Bytten Studio develops and presents Lenna’s Inception for review. Using old-school action adventure games like Faria and The Legend of Zelda as a jumping off point, Lenna’s Inception aims to add additional replay value by randomizing dungeons in the journey. This also aims to enhance the glitched-out nature of Lenna’s Inception aesthetically, where sprites and backgrounds become vaguely defined white noise. The same goes for the plot, where Lenna becomes an incidental heroine after those tasked to slay evil are themselves slain early on.
Lenna’s Inception follows a bog standard action adventure formula. The controlled character, either Lenna or Shadow Lenna in 2-player mode, is viewed from a top-down perspective. The game is divided into exterior journeys and interior dungeon dives. The overworld exterior journey is fixed but the interior dungeons change with each playthrough. There are also play modes geared toward speed or challenge runs where a timer tracks progress or the player is limited in what tools or weapons they may use. As the player progresses through each dungeon and earns different items, they will open up the rest of the world in the hopes of dissipating the glitches which are slowly blanketing the land.
Lenna’s Inception is not the worst of self-aware genre exercises in video games over the last few years. That dubious distinction goes to ICEY. But Lenna’s Inception is still a mediocre experience that hangs its hat on a procedurally generated dungeon gimmick to encourage replaying the game. This could have been worth considering if Lenna’s Inception had any weight or depth to its combat, an interesting approach to its glitch world, or if the procedurally generated dungeons themselves were fun to navigate. Respectively – the combat doesn’t, there isn’t, and they’re not.
The combat is the biggest disappointment considering how heavily Lenna’s Inception models itself after The Legend of Zelda. Whether using melee or ranged items, the effect of my attacks never went beyond the sensation of slicing into the wind. Everything feels so weightless and, when my attacks made contact, it rarely felt as though the effort of Lenna’s swings generated a similar pushback on the enemies I was trying to beat back. Compared to the careful enemy encounters of the games Lenna’s Inception models itself on, regular combat never graduated beyond thoughtless and weightless encounters.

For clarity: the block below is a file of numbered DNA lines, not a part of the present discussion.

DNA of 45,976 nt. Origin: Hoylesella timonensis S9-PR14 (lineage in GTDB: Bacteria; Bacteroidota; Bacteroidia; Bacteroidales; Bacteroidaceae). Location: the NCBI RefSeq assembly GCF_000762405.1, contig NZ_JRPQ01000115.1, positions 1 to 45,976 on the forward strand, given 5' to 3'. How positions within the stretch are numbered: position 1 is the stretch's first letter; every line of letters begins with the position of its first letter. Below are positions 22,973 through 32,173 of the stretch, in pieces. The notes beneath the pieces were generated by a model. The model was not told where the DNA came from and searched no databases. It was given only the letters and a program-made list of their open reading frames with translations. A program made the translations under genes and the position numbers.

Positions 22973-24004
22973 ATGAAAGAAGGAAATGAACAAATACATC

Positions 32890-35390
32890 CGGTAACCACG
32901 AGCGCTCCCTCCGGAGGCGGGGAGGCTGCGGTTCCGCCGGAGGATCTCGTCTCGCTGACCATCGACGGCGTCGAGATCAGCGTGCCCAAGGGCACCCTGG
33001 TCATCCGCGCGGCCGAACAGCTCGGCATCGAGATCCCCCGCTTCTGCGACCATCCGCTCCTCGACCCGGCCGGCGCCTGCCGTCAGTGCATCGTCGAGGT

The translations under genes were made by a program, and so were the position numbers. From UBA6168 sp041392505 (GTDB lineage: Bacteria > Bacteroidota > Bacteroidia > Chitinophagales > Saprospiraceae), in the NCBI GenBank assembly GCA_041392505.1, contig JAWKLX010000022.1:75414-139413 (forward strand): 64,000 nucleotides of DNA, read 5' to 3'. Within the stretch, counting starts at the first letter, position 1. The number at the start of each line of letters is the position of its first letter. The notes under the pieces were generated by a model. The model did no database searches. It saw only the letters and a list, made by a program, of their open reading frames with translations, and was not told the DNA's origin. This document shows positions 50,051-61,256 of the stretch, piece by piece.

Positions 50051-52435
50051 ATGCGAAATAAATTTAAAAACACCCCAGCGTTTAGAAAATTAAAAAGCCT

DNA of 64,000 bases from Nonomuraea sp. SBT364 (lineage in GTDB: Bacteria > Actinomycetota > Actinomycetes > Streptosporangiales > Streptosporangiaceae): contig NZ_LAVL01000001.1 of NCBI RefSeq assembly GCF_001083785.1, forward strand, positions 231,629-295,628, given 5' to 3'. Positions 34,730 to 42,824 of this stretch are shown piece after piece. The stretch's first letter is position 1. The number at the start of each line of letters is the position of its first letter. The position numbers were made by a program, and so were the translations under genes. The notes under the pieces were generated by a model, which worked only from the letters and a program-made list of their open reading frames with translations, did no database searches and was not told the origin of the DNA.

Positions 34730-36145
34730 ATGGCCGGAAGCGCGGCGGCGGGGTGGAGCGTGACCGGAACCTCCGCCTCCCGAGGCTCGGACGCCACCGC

This ties into the problem with the procedurally generated dungeons. They consistently produced mostly empty spaces and, when obstacles or walls were implemented, they were without reason or planning. It does fit into the general glitched-out vibe of Lenna’s Inception, but thematic consistency doesn’t equal gameplay engagement. All of the dungeons in my playthrough bored me and, based on what I saw of the challenge modes, little fundamentally changes when Lenna’s equipment loadout does.
There are multiple endings to Lenna’s Inception but, much like the empty boredom of the dungeons, there’s little reason to make return trips. “Everything you know is wrong,” is now a storytelling style so ubiquitous in lower budget or independent video games that the attempts at subversion in Lenna’s Inception circle oddly back around to typical.
Without the deeply traumatic core of a game like LISA: The Painful, or the playful shift in perception viewed as a labor struggle in Underhero, Lenna’s Inception doesn’t have its own unique hook into its glitched out Zelda-like world. Even one of its graphical calling cards – being able to switch the visuals from 8-bit to 32-bit – is nothing more than a novelty compared to Evoland 2‘s interrogation of playstyle to graphical generation. These comparisons might be unfair for a different game, but Lenna’s Inception opens up this critical avenue by comparing itself to Zelda in its own product description.
Mimicry is as common in cinematography as it is in video game design, songwriting, painting - pretty much every artistic form. The mistake Lenna's Inception makes is making the mimicry the primary focus of the game without finding its own identity while incorporating bits of its inspirations. What's left is diluted bits of Zelda, a bit of Undertale, and centering them around a hollow core.
- Boss fights make much better use of the mostly empty dungeons with robust spritework and creative twists on old boss fight mechanics.
- From the mostly empty dungeons to the weightless combat, tired story, and repetitious dialogue Lenna's Inception fails to craft a compelling reason to exist.
Prognosis is Fair